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Origins of FGS Manchester

Through the compassion of the Buddha and Bodhisattvas, and realising the needs of Buddhist followers in the North of England, Venerable Master Hsing Yun agreed to establish a Fo Guang Shan temple in Manchester, which is the second Fo Guang Shan temple set up in the UK after London.

With the endeavour of the members of BLIA Manchester, "Fo Guang Buddhist Propagation Centre" was established in August 1993 on Faulkner Street in ChinaTown. When the number of followers increased, it was soon apparent that a bigger venue was needed to conduct Buddhist activities. Eventually, through one of the committee members (Cheung Ming) a new venue was found on the 1st floor of the Chung Yee Building, Portland Street, just outside China Town.

The lease contract for the venue was signed on the 21st of September, and after the renovation, the opening ceremony was held on the 5th of December. Present were Venerable Yi I, the director of the London Fo Guang Shan Temple; Venerable Chueh Yann and Venerable Chueh Jong as well as two hundred strong members including the committee and members of BLIA London. Amongst the invited guests were Mr. and Mrs. Ng Kwun Yi, the Chinese Deputy Consulate in the UK; Mr. Leung Kwok Fu, the Chairman of Manchester Chinese Groups; Master Chu Shui Hang from the Lion Dance Group and Chairperson Ni Shi-Jian of BLIA London. It was the first proper Buddhist centre in Manchester and was named by Venerable Master Hsing Yun as "Manchester Fo Guang Shan Meditation Centre".

On the 20th of August 1994, Venerable Master Hsing Yun came to Manchester to hold a ceremony on the inauguration meeting of BLIA Manchester. The members expressed the desire to have a permanent presence of the Sangha in Manchester and to start a fundraising programme for the purchase of land or building for a new temple. Consequently, Venerable Chueh Hai arrived on the 20th of September, followed by Venerable Man Yao in early 1995.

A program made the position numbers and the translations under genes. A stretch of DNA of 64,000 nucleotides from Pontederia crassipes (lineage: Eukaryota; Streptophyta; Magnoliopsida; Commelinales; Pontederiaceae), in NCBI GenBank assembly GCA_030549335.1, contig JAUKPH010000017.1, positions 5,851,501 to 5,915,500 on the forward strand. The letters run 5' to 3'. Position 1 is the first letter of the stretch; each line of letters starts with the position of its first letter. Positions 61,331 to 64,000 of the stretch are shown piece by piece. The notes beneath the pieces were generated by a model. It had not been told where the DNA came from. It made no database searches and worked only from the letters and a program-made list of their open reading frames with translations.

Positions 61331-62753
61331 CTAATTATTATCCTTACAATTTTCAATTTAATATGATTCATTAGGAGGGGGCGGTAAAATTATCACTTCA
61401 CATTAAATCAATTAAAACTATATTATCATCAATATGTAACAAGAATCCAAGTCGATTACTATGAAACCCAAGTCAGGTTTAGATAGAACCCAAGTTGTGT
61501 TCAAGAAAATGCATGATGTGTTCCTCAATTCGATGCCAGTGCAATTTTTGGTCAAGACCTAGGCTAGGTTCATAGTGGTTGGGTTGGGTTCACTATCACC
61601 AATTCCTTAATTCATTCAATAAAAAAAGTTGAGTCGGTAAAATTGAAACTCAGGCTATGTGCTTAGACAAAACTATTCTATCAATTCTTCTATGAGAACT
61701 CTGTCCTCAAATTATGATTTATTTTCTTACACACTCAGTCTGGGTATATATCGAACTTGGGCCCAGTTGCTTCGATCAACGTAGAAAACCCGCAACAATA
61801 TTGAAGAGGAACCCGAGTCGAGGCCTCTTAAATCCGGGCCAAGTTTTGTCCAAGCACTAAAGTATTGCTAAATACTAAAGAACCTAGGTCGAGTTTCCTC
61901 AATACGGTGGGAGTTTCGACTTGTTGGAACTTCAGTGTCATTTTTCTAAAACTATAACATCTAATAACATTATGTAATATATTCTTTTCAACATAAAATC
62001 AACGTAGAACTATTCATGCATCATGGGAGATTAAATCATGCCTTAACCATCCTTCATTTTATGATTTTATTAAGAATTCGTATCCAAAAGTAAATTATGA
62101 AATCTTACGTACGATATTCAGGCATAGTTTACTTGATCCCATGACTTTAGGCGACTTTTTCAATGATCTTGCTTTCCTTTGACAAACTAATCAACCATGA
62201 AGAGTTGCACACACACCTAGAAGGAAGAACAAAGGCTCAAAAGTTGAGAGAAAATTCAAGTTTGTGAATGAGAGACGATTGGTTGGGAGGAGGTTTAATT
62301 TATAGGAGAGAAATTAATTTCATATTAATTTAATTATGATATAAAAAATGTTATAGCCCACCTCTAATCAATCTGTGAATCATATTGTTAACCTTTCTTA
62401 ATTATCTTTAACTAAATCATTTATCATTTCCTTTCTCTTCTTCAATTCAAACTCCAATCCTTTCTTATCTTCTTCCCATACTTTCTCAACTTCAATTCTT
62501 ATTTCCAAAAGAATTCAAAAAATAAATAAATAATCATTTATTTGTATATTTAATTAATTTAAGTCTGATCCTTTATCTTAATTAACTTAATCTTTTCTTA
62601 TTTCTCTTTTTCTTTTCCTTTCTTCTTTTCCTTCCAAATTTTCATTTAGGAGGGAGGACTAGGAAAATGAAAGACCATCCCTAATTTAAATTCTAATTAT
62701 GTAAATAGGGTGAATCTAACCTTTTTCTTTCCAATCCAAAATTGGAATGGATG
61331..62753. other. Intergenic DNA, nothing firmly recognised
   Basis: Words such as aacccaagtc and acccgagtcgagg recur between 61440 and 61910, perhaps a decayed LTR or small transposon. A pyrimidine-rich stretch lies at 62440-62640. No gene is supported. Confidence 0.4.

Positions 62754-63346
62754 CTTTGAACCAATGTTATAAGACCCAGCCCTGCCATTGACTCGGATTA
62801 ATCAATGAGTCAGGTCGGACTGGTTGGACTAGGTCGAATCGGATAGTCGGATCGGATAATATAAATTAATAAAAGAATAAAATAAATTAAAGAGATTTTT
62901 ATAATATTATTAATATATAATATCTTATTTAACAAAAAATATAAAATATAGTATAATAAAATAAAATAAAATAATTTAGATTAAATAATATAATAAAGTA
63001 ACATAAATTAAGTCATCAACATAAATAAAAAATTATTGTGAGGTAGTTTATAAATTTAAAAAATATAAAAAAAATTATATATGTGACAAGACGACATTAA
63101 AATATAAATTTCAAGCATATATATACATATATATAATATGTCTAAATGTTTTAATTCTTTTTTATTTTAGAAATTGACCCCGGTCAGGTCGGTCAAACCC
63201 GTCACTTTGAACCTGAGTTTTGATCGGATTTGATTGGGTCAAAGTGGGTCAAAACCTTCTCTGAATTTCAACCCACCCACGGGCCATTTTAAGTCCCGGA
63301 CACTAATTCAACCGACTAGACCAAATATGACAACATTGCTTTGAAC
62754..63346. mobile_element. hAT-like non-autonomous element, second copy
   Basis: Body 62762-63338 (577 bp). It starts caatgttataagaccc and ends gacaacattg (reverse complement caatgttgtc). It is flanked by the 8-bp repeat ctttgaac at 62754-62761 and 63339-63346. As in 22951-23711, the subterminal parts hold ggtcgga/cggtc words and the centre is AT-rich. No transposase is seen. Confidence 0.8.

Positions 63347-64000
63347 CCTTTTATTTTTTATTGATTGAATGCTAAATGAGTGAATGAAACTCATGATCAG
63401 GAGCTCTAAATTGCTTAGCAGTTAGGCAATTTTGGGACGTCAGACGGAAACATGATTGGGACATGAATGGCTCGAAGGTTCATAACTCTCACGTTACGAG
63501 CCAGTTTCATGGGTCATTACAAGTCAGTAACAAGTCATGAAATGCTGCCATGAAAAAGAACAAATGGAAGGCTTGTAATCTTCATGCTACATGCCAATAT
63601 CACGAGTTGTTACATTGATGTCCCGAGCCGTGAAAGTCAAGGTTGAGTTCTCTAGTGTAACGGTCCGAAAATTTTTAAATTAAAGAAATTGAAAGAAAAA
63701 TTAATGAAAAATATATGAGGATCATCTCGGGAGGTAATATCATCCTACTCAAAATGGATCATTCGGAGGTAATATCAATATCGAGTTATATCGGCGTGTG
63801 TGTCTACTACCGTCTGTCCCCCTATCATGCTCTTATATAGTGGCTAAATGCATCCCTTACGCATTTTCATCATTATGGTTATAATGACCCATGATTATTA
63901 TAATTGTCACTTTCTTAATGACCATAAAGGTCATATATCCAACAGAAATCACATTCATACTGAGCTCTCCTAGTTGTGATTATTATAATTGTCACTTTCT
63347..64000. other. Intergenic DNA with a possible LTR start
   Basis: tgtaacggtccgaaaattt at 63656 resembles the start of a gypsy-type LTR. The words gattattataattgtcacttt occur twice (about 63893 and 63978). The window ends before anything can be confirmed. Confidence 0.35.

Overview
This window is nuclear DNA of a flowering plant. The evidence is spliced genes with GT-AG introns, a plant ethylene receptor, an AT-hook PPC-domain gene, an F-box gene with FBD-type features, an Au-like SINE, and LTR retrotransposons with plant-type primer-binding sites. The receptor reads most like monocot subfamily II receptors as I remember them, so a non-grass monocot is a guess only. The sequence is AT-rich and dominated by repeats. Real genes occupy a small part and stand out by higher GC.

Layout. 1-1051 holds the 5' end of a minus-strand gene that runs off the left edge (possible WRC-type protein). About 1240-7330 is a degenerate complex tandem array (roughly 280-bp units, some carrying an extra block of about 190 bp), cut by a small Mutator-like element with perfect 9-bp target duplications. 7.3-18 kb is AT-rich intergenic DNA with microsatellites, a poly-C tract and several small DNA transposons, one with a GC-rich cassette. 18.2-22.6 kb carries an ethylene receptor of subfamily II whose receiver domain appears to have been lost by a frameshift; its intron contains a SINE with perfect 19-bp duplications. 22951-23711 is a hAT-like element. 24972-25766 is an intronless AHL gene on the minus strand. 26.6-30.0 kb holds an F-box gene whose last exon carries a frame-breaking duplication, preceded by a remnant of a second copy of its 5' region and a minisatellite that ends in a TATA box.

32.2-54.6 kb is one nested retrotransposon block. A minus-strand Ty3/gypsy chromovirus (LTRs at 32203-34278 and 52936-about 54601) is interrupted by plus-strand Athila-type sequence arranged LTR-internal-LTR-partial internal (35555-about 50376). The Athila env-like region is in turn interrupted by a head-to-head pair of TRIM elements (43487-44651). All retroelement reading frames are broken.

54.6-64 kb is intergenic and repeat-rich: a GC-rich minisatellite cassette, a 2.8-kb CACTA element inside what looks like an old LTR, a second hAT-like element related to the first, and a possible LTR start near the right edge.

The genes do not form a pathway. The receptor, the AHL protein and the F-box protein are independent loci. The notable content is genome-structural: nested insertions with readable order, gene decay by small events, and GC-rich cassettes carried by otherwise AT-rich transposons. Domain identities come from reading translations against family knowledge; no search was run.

After two years' development, there came a point where it was necessary to acquire a permanent premise for the temple and its followers. Members of BLIA Manchester began the search until June 1996 when Venerable Tzu Chuang, the Head of Overseas Supervising Committee, arrived in Manchester on her visit to Europe. By happy coincidence, the property where the temple currently resides was for sale. After initial viewing, it was found to have the potential to be developed as a Buddhist temple. On the 12th of August, when Venerable Master Hsing Yun came to Manchester again to hold the Three Refugees Ceremony and to give a talk on Dharma, he took the opportunity to view the building, and agreed and decided to acquire it and renovate it as a temple. This was executed by Venerable Man Yao and Chairperson Andrew Yu of BLIA Manchester. The purchase was completed in the middle of August, and on the 4th of October, the organisation moved into the premises, to which Venerable Master Hsing Yun had given the name "Manchester Fo Guang Shan".

Upholding Venerable Master's vision in education, Manchester Fo Guang Shan espouses the educational heritage of its building, which was built more than a hundred years ago, initially as a public library in honour of Queen Victoria, and was subsequently turned into a college. In fact, one of the terms and conditions of sale in 1996 was to uphold this status of being an educational premise, and the impression of Venerable Master's vision in education greatly helped the purchase of the premise.

Facilities

The building has three storeys and a basement. After years of renovation, it now consists of the Main Shrine, the Shrine of Avalokitesvara Bodhisattva (Guan Yin) and the Shrine of Ksitigarbha Bodhisattva (Di Zang).

A statue of Sakyamuni Buddha is enshrined in the Main Shrine, which can accommodate more than two hundred people, surrounded by the mosaic of the images of the Buddha that cover the walls.

A statue of Avalokitesvara Bodhisattva is placed in the Shrine of Guan Yin surrounded by images of the bodhisattvas on the walls.

A statue of Ksitigarbha Bodhisattva can be found in the Shrine of Ksitigarbha Bodhisattva, where the commemorative plates for the departed could be set and behind which rooms for ashes are provided.

Additionally, there are also other facilities such as the kitchen, the dining hall, the library, reception, as well as rooms for meditation, conference, classes and accommodation for Buddhists.